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Practising Motivational Interviewing: The Edinburgh Interview 2022 is a resource for trainers and learners, developed around an authentic clinical assessment. This comprehensive case study enables a deep appreciation of the nature and application of MI.

Steven M. Berg-Smith

‘A classic example of MI in action.'

Theresa B. Moyers

Theresa B. Moyers PhD, Professor
Department of Psychology, University of New Mexico, USA
MI Researcher & Trainer

'Consummate use of MI.'

'Here you will find an example of a clinician who knows how to engage her patient with humour and compassion, roll with his ‘resistance’ (overt and subtle), avoid power struggles and lectures, and gently point out the discrepancies between her patient’s love of his children and his ‘love’ of alcohol. You will hear consummate use of Motivational Interviewing that seems effortless on the surface but reveals a thoughtful and wise use of every one of the fundamental competencies of this approach.

Listen for examples of each kind of reflection described in the MI texts – they are all here. See if you can find a confrontation that is incompatible with MI practice but drenched in its ‘spirit’. Listen along as the nurse practitioner responds with humour and warmth to her patient’s flirtations, without losing her focus on his drinking dilemma. To truly appreciate the impact of her clinical approach, just imagine how this conversation might have been different if she had been invested in giving information or evoking the maximal amount of change in the time available with this patient.'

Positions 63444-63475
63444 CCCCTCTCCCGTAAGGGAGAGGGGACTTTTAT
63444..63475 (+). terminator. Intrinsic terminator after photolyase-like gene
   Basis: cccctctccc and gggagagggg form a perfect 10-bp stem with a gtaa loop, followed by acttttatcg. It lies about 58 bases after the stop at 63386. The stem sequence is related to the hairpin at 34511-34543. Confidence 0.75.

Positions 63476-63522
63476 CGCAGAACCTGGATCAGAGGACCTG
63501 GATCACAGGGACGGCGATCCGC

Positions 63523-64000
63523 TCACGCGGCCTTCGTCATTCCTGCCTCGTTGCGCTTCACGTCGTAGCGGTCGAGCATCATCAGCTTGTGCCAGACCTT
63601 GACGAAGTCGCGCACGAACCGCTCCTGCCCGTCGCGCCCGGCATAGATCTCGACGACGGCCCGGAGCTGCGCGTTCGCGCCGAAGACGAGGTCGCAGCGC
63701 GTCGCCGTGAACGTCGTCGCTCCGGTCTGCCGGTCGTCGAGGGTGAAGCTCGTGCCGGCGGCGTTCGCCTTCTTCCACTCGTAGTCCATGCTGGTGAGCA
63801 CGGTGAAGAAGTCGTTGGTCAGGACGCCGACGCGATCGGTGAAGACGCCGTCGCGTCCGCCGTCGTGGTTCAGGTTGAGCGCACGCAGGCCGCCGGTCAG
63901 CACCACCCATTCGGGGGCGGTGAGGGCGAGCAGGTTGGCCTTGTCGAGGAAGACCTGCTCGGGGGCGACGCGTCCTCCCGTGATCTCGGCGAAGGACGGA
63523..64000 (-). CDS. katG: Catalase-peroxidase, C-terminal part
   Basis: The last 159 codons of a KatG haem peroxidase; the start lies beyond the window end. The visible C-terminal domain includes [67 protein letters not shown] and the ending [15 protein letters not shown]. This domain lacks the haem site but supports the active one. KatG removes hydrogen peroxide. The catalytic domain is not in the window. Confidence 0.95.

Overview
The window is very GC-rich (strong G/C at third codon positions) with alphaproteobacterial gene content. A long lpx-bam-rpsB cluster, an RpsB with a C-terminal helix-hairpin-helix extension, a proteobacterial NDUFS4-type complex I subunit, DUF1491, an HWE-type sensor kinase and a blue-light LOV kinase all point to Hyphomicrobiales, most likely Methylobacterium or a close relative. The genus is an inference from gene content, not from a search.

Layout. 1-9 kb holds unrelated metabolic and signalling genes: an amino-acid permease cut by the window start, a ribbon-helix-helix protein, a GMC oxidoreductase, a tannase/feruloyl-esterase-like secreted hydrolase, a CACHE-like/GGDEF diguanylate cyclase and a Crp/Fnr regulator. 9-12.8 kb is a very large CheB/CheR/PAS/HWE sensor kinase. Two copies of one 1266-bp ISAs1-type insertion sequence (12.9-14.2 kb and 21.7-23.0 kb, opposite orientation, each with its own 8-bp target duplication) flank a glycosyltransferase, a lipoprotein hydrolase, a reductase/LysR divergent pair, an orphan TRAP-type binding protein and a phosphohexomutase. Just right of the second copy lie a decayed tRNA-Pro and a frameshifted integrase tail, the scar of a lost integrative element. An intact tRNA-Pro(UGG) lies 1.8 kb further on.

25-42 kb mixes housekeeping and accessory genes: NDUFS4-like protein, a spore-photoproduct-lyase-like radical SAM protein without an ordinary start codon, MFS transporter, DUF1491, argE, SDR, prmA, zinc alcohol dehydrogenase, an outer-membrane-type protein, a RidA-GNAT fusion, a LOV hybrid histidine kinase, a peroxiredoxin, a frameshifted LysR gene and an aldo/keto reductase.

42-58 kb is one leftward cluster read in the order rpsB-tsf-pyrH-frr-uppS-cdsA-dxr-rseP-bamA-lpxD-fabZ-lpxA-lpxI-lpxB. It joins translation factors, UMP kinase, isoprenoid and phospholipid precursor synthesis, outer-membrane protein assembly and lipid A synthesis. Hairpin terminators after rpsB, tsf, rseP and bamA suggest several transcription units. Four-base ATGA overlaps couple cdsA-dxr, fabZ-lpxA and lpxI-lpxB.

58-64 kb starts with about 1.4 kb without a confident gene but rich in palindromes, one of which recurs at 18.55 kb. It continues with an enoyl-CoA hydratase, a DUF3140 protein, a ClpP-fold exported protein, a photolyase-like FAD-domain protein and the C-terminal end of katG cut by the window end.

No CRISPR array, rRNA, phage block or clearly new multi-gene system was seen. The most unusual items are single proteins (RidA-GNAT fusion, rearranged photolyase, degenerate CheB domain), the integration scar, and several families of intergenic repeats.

Stephen Rollnick

Stephen Rollnick PhD, Honorary Distinguished Professor
School of Medicine, Cardiff University, Wales
Co-founder of MI

'The Edinburgh Interview has it all.'

'An intoxicated and defiant patient is easy prey for prejudice, moral indignation, or well-intended efforts to persuade him out of his dilemma. Motivational Interviewing provides a different approach to the challenge of patient behaviour change. A lot has been said and written about it, but it’s hard to get closer than this fine example of a real-life appointment.

The Edinburgh Interview, as Prof. Moyers says, has it all. It’s the finest I’ve come across. These materials should become a standard learning tool for any practitioner, trainer or group of learners wishing to understand, use or study MI.

I highly recommend this example of a courageous patient, a highly skilled nurse practitioner, and behind them, a truly talented trainer/coach in Jeff Allison.'

Hiroaki Harai

Hiroaki Harai, MD, Director, Harai Clinic,
CEO, Harai Consulting & Training Inc., Tokyo, Japan


'The Edinburgh Interview … shines above all.'

‘Peter, the client, honestly affirms Sue, the nurse; “You’re nice when you smile.” This said all. There are now hundreds of digital resources to study and learn MI, and you may think the newer is better. EI was first produced in 2006, one of the oldest, but it still shines above all.

Seasoned MINT members remember EI and recommend it to learners. The reasons are not the comments by MI experts – which are, of course, great – but its authenticity; the real conversation between an aged alcoholic and a young nurse practitioner. And we know how Peter and Sue lived their lives since. These names are real too.

Beware, it is so natural that you hear coughing, sirens of an ambulance, and strong local accents.’

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